My best form of marketing would have been to write books 2 & 3 and then release them closer together. I could have launched book 1, then 3 months later launch book 2 and then book 3 three months after that. I chose not to hold off on publishing book 1 because I truly believed that Ahab's Daughter would find an audience all on its own. I was wrong.

Let me dig into this some more:

The book has only 5 reviews (at the time of this writing) and they're all 5 stars. I want to be clear: I don't know these readers. They're not my mom and close friends! I know that the book is liked, but it's just not found an audience.

All the money that I spent on advertising and the other marketing items that I tried were not successful. They just didn't underperform, they crashed and burned.

What Didn't Work

Revised Book Description

I wanted to optimize my book's description and I paid $157 for that. Was that worth it? No, not really. Organically, I drew no extra sales from having this revised book description. When I compare the new description with the one I wrote, my own description was perfectly fine.

Lesson learned: Look at the book descriptions to popular books and follow that format and style (and I could have saved $157).

Assistance in Curating ARC Reviews

There are only so many hours in the day and I thought that if I spent some money here that I could have a company handle all the ARC reviews for me. They had a mailing list that they would email and see if any of their readers would want to get an advance copy of my ebook and have the option to leave a review. I spent $212 on the service, gave away around 2 dozen ebooks and earned 0 reviews.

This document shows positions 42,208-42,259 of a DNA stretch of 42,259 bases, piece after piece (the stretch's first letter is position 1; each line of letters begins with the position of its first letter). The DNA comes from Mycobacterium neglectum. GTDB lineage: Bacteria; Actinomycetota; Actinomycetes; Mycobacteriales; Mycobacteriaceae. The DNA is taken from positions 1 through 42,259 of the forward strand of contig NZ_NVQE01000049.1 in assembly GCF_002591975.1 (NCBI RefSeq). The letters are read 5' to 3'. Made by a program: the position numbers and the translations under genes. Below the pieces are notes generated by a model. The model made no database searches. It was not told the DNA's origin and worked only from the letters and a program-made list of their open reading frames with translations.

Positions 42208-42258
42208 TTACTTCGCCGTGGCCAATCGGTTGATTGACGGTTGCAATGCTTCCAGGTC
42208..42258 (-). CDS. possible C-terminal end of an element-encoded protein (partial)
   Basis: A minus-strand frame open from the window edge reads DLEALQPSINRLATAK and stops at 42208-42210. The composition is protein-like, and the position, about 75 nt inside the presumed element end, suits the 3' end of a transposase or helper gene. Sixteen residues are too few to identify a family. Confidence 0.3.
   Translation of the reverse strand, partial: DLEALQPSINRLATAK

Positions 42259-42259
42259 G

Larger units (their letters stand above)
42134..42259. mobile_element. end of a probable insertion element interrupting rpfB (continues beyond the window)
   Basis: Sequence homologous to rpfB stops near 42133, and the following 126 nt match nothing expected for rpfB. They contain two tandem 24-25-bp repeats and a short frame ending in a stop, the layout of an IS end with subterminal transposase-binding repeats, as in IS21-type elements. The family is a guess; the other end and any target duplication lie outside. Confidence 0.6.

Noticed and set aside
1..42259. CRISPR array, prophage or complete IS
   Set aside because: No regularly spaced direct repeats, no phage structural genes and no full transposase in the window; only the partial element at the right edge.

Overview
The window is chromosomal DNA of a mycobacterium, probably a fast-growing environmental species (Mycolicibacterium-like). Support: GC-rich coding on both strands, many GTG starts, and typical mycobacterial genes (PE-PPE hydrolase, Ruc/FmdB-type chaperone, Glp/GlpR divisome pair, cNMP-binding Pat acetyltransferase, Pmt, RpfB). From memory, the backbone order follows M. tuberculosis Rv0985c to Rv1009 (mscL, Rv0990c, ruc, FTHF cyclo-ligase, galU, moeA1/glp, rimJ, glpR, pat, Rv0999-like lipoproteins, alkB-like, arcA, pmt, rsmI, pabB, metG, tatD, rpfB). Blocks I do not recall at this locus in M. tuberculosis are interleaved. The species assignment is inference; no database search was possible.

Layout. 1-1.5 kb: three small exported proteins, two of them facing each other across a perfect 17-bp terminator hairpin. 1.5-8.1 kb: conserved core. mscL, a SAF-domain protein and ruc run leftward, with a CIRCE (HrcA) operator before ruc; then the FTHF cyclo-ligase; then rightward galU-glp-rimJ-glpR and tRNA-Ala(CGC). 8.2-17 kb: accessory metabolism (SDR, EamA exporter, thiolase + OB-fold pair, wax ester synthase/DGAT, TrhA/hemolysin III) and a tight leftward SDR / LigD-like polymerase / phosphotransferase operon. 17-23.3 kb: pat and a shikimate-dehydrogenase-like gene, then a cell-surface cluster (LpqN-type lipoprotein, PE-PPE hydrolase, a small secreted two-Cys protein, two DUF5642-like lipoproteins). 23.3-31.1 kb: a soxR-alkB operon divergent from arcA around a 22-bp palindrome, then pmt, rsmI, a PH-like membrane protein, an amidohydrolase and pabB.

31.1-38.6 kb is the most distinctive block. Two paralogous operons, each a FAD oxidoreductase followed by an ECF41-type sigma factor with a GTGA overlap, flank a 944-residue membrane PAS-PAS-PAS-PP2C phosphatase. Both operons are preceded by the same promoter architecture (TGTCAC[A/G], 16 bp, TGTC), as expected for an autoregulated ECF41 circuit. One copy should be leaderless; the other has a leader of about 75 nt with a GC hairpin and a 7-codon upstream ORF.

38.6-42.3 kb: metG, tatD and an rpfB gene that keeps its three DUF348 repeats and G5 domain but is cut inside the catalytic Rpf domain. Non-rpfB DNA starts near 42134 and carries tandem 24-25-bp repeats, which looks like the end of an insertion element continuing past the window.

Paying for this service was a total waste of my budget. I thought by outsourcing that I could save time and garner more reviews, but that's not the case. I have only good things to say about Happy Book's service, but when it comes down to it: You sell your book better than anyone else can. I regret spending the money for this service as it failed entirely.

Promotions

In looking at the numbers, my Kindle Nation Daily ad did not convert at all for me. I lowered my book's price to $2.99, but I barely saw any sales. And my GenreCRAVE mega ad brought in most of my sales, but $499 is an expensive amount of money to spend to only sell 48 copies. When I throw in Facebook and AMS ads, they also didn't convert for me (I had hoped that the AMS ads would get me more KNEP from being in Kindle Unlimited, but that didn't work either).

Lesson learned: I wasted money on advertising book 1 in a series. There's no other way to sugarcoat what happened and I'm embarrassed to say that I really didn't learn my lesson when I did the same thing for my Cinderella's Secret Witch Diaries series. A better strategy would have been to write books 2 and 3, offer book 1 at a reduced rate and then my read through would sell the series.

I can tell you that when I was writing the book all that kept going through my mind was: "This is a really good book. People are going to want to read it." I gave in to my desire for the book to be successful and ignored all the lessons I had learned previously.

 Amazon sales

Like many of you out there, I worked really hard on my book and wanted to see some sales. If I threw money at book promotions, then it just had to succeed.

Unfortunately, that's not what happened. I gave in to my hope that the book would do well and wasted a lot of money in the process.